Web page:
The most important aspect of good sushi is the freshness of the products that go into making it, that's not a secret. Lots of places prep their veggies and fish too early and use them all day long, not the case at Uzu. Everything included in your rolls is prepared the moment after you order it, and served to your immediately upon it's completion. To top it all off, the prices are a good 10% to 15% less than you'd pay at some of the bigger, more well known Japanese restaurants, so go ahead and order a nice variety, you won't be sorry.
Even friends who aren't so into the sushi scene can still find appetizing choices on the menu. This simple dish of chicken teriyaki and asparagus is given a special twist with the arrangement of the food on the plate. Not sure how much a non-fish eater appreciates her chicken breast formed into the shape of a fish, but I found it adorable, and tasty.
104 Market Street
Philadelphia, PA 19106
Friday, January 16, 2009
My friend Lindsey is an awesome personal trainer here in Philadelphia and she is offering to train you to get in shape for the 2009 Broad Street Run! Check out her website OutFit for more details on her traning programs. Below is the information on her distance run training services. I'm going to do it! Please join me!
2009 Broad Street Run Training Team
OutFit, Fitness Outside the Gym
Lindsey Schweiger, B.S. Exercise Science
The Broad Street Run is the largest 10-mile race in the United States, last year attracting over 19,000 runners. As a four-time finisher of this race and proud Philadelphian, I am inviting you to experience the sense of personal accomplishment and warmth of community that comes with preparing for and participating in this powerful event.
In training for an endurance race like the Broad Street Run, each of us faces a challenge. For some, ten miles may feel like an insurmountable distance to traverse. For others, it may feel realistic but confused with logistics: When should I run? How fast? What do I wear? What should I eat before? And still others may feel that they are practiced runners who want to improve their performance.
No matter what your hurdle in 2009 - train under the guidance of a running coach with the OutFit team! Feel the camaraderie and support of peers as we meet once each week for a "long run" group training. Explore your individual commitment further, following your personalized running program, with runs of shorter duration in between our meetings.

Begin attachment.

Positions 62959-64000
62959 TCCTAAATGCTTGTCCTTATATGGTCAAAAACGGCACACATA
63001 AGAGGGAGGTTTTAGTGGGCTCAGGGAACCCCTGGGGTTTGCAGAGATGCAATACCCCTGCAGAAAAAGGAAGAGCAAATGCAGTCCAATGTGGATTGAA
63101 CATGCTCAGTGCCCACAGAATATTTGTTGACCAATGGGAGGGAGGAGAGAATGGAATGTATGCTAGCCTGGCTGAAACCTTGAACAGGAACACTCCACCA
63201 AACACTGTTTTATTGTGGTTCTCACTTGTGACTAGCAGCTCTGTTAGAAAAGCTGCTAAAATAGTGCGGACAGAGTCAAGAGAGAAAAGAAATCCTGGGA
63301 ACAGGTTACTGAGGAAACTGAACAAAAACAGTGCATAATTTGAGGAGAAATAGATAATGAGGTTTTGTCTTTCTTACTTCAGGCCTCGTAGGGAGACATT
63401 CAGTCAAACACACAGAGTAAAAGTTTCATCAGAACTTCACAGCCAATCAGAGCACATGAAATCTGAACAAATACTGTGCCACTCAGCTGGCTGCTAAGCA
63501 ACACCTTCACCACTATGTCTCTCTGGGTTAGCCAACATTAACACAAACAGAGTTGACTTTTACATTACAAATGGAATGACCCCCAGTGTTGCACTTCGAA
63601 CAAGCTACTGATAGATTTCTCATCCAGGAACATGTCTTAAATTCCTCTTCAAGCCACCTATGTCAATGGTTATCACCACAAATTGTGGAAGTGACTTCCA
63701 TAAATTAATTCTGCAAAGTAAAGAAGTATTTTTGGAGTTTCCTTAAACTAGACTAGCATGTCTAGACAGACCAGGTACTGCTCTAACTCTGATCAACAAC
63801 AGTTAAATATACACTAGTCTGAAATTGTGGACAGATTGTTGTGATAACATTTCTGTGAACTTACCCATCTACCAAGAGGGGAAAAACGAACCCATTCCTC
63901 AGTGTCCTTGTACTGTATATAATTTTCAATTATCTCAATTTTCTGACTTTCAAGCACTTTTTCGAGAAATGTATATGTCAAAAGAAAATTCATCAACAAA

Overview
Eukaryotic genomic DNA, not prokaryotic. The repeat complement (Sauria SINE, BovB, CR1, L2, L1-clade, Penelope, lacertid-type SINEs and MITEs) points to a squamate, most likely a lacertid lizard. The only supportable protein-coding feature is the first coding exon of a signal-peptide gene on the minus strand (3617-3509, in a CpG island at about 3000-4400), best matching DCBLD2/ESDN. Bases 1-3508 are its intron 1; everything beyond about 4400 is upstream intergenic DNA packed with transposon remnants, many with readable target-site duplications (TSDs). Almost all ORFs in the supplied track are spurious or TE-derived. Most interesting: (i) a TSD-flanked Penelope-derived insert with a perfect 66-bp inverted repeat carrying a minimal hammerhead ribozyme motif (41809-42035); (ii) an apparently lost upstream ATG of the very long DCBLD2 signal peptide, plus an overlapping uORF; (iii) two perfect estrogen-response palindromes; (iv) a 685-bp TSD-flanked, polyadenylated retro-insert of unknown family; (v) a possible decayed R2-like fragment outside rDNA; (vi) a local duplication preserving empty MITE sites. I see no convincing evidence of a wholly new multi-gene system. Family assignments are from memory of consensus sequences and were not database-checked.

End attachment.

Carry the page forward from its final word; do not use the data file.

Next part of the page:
Make a commitment to improving your health and fitness level. Make new friends! Have an experience - though the training process can be tough, it is fun, enlightening, and rewarding.
And the race itself is AWESOME. Sign up!
2009 Broad Street Run Training Package:
Ten team trainings - see schedule below
Personalized running program - one of the following: beginner (for those who expect to walk/jog), intermediate (for those who would like to jog the duration), advanced (for those with a time-oriented goal)
Team T-shirt for race day
Weekly tips via email covering footwear, nutrition, injury prevention, etc.
All team meetings will be at Lloyd Hall, at the end of Boathouse Row:
Sunday 2/22 - 9 am
Sunday 3/1 - 9 am
Thursday 3/5 - 6 pm
Sunday 3/15 - 3 pm
Sunday 3/22 - 9 am
Sunday 3/29 - 9 am
Thursday 4/2 - 6 pm
Sunday 4/12 - 9 am
Sunday 4/19 - 9am
Sunday 4/26 - 9am
Sunday 5/3 - 8:30 am - BROAD STREET RUN
For more information about Lindsey and OutFit, click here. To sign up or inquire about this program, email firstname.lastname@example.org.
Thursday, January 15, 2009
From The Sugar:
When I stumbled across a recipe for Amazing Black Bean Brownies on 101 Cookbooks, I knew one day I would give it a try simply for the weird factor. At that point in my life I didn't know I had diabetes and didn't even notice the inclusion of agave nectar as the sweetener. I've been playing around with agave in baking and have had good results. It's 25% sweeter than sugar, so if you're swapping one cup of sugar in a recipe, use 3/4 of a cup of agave. The glycemic index of agave nectar is 27, extremely low compared to sugar or honey. On top of that, these brownies contain no flour and instead are loaded with black beans. That means high fiber!
These brownies are dark and rich with chocolate flavor, but they're purposely not too sweet. I like my chocolate dark and with little added sugar or milk to dilute the flavor of chocolate, therefore its very important to use the best chocolate you can find when you make this recipe. I made enough changes to the recipe that I'm publishing my version here, but if you're interested in more baking with agave nectar, check out the recipe's origin in Baking with Agave Nectar by Ania Catalano.
4 ounces unsweetened chocolate (I used Ghirardelli Unsweetened baking bar, chopped)
1 cup unsalted butter
2 cups canned black beans (look for a variety that has no salt added)
1 cup walnuts, chopped
1 tablespoon vanilla extract
1 tsp almond extract
¼ cup instant espresso powder
¼ teaspoon kosher salt
4 large eggs
1 cup light agave nectar
In a large microwave safe bowl melt the butter and chocolate at 30 second intervals until completely smooth.
In the bowl of a food processor, combine the beans, 1/2 cup of the walnuts, vanilla extract, almond extract, and about 1/2 cup of the melted chocolate mixture. Process until smooth and creamy, about 2 minutes. The mixture will be thick.
Add the remaining walnuts, the espresso powder, and salt to the remaining melted chocolate and mix well.
In the bowl of an electric mixer, beat the eggs until light and creamy, about 1 minutes. Add the agave nectar and mix to combine.